Independent advocacy groups such as the Non-Governmental Organizations Coordinating Council (NGOCC), have been pushing for the implementation of an anti-GBV fund to help survivors. NGOCC executive director Engwase Mwale has also advocated for the full implementation of the “anti-GBV law,” which includes constructing shelters for survivors in the districts.

In response to the increase in gender-based violence, Zambia’s Ministry of Gender launched a strategy aimed at aiding women who have experienced gender-based violence financially.

The Gender-Based Violence Survivors Income Generating Activities Tracking Strategy has already helped to empower 6,500 survivors by providing them with financial opportunities; evidence has shown poverty to be one of the causes spurring gender-based violence.

Lawmakers and government officials in Zambia point to a lack of education as one of the main reasons that gender-based crimes occur so frequently. At the moment, the law in Zambia describes a child as anyone under the age of 16, and allows anyone to marry at the age of 18.

Chief Cooma of the Tonga-speaking people in Zambia’s Choma district, capital of the southern province of Zambia, has taken a strong stance on early marriages. He has warned his subjects against doing so, saying he will not hesitate to have any perpetrator prosecuted by the full power of the law.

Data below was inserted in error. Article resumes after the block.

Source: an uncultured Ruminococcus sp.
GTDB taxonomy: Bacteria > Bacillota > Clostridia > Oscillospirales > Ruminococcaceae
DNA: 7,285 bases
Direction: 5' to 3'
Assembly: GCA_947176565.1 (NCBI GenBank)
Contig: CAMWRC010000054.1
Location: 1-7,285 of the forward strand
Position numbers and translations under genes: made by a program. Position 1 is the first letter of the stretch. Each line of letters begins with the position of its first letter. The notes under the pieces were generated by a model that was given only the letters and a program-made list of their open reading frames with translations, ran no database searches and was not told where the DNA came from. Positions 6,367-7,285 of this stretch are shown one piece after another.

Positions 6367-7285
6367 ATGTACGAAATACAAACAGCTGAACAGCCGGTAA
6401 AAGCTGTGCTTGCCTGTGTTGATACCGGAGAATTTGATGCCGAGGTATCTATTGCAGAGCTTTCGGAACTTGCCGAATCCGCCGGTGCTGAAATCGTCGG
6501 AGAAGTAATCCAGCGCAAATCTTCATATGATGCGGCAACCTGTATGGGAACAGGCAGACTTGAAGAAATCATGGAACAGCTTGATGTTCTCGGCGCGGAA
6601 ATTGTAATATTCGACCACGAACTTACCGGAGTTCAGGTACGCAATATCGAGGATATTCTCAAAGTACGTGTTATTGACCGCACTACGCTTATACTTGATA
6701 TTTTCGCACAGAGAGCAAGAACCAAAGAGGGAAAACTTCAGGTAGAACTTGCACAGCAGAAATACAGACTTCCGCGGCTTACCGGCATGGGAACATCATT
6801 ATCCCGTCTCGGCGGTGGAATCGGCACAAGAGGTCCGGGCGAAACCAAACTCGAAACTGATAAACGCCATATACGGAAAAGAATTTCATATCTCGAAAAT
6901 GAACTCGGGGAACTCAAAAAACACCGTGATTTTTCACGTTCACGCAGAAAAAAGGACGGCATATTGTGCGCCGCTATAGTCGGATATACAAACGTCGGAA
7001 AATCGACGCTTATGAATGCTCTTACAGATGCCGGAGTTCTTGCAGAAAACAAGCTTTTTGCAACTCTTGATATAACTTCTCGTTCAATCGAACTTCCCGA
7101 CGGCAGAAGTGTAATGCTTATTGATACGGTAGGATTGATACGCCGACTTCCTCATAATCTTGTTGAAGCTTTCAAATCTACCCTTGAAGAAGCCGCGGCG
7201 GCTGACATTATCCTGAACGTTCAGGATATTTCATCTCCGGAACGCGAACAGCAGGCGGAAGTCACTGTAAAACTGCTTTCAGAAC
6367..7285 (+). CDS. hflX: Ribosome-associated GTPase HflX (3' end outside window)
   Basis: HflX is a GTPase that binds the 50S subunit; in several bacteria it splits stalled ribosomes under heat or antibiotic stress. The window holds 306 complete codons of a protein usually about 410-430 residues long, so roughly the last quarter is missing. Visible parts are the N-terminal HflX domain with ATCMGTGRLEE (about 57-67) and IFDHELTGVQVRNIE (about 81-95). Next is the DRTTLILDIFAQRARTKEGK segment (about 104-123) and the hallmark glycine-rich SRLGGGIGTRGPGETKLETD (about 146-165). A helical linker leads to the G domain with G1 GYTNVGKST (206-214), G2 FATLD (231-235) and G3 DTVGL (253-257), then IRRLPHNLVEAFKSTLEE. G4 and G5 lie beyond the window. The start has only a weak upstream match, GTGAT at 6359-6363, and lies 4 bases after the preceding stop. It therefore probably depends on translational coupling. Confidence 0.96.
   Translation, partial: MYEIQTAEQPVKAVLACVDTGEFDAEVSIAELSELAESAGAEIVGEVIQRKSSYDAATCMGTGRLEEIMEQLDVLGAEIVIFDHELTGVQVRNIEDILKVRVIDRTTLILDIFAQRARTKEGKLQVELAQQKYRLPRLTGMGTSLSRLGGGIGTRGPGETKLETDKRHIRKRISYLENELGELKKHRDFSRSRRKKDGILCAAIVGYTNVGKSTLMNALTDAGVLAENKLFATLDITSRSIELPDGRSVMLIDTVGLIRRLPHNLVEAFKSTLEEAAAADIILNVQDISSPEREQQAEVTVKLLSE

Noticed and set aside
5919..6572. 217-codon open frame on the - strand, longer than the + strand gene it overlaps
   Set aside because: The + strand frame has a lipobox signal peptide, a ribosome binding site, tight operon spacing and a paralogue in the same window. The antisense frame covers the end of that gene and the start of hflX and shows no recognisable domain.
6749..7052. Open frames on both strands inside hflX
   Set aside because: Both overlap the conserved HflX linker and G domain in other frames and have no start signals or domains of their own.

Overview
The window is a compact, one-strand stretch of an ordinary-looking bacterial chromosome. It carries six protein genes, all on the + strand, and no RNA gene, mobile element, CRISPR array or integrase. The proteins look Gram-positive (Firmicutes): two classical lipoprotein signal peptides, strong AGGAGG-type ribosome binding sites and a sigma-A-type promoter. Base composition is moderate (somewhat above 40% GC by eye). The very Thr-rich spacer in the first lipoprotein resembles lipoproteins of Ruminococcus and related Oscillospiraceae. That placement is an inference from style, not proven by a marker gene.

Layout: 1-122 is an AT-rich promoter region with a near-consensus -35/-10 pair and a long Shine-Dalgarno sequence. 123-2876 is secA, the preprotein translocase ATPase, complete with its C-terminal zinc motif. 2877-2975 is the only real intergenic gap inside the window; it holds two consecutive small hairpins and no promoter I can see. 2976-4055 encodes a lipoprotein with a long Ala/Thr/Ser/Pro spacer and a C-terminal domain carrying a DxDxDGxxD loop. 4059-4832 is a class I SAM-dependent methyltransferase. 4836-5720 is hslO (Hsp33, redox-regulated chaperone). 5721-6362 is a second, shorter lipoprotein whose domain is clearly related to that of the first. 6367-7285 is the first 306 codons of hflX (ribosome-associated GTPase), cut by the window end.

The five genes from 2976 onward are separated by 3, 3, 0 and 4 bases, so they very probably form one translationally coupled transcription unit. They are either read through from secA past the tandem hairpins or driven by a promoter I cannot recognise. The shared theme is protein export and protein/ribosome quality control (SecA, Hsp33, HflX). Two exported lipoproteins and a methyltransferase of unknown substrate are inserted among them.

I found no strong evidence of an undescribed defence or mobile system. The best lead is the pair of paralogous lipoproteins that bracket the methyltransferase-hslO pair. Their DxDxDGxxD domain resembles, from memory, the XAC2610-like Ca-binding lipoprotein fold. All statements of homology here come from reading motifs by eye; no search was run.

Esnart Siandavu of Sikaunzwe, Kazungula, says gender-based violence does not apply only to battery, but in the distribution of resources as well.

“I think gender-based violence is not only when a husband beats his wife. Like here, women are involved in farming while their husbands go drinking. Surprisingly, when it is time to sell the produce to the Food Reserve Agency or private buyers, it is the husbands who take a central role as if we do not know where the FRA depots are. I think it is a violation of our rights because we do not see the money after toiling for the whole farming season,” she said.

Even though women’s empowerment in Zambia is continuing to make strides through education, the patriarchal systems in place still make it difficult for women to take full control of their own financial situations.

– Sam Bramlett

Photo: Flickr